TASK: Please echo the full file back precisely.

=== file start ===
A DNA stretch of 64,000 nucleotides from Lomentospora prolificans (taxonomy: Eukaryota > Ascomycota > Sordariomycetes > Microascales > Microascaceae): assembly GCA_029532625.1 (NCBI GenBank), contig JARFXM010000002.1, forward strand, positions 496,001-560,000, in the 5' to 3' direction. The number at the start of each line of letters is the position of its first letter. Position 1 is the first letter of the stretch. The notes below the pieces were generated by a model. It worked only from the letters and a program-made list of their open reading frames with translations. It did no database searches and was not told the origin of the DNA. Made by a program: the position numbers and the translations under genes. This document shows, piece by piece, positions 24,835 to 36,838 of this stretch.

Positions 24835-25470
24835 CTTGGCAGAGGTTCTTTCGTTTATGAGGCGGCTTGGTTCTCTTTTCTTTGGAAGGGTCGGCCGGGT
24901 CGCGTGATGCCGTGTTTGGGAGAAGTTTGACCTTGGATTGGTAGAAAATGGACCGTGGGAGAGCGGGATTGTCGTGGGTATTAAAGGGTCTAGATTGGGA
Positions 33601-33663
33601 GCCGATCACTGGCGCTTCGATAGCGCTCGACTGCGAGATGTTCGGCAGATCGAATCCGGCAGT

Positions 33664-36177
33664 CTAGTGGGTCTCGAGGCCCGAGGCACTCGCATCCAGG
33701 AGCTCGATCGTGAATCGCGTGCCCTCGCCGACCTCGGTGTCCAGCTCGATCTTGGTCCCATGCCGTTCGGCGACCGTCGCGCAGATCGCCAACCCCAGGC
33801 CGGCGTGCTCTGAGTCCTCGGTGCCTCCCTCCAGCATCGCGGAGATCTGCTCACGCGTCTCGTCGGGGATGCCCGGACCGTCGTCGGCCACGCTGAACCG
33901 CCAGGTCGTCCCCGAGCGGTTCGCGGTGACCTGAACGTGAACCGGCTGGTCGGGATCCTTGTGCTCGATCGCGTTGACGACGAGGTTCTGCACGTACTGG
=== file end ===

A DNA stretch of 64,000 nucleotides from Lomentospora prolificans (taxonomy: Eukaryota > Ascomycota > Sordariomycetes > Microascales > Microascaceae): assembly GCA_029532625.1 (NCBI GenBank), contig JARFXM010000002.1, forward strand, positions 496,001-560,000, in the 5' to 3' direction. The number at the start of each line of letters is the position of its first letter. Position 1 is the first letter of the stretch. The notes below the pieces were generated by a model. It worked only from the letters and a program-made list of their open reading frames with translations. It did no database searches and was not told the origin of the DNA. Made by a program: the position numbers and the translations under genes. This document shows, piece by piece, positions 24,835 to 36,838 of this stretch.

Positions 24835-25470
24835 CTTGGCAGAGGTTCTTTCGTTTATGAGGCGGCTTGGTTCTCTTTTCTTTGGAAGGGTCGGCCGGGT
24901 CGCGTGATGCCGTGTTTGGGAGAAGTTTGACCTTGGATTGGTAGAAAATGGACCGTGGGAGAGCGGGATTGTCGTGGGTATTAAAGGGTCTAGATTGGGA
Positions 33601-33663
33601 GCCGATCACTGGCGCTTCGATAGCGCTCGACTGCGAGATGTTCGGCAGATCGAATCCGGCAGT

Positions 33664-36177
33664 CTAGTGGGTCTCGAGGCCCGAGGCACTCGCATCCAGG
33701 AGCTCGATCGTGAATCGCGTGCCCTCGCCGACCTCGGTGTCCAGCTCGATCTTGGTCCCATGCCGTTCGGCGACCGTCGCGCAGATCGCCAACCCCAGGC
33801 CGGCGTGCTCTGAGTCCTCGGTGCCTCCCTCCAGCATCGCGGAGATCTGCTCACGCGTCTCGTCGGGGATGCCCGGACCGTCGTCGGCCACGCTGAACCG
33901 CCAGGTCGTCCCCGAGCGGTTCGCGGTGACCTGAACGTGAACCGGCTGGTCGGGATCCTTGTGCTCGATCGCGTTGACGACGAGGTTCTGCACGTACTGG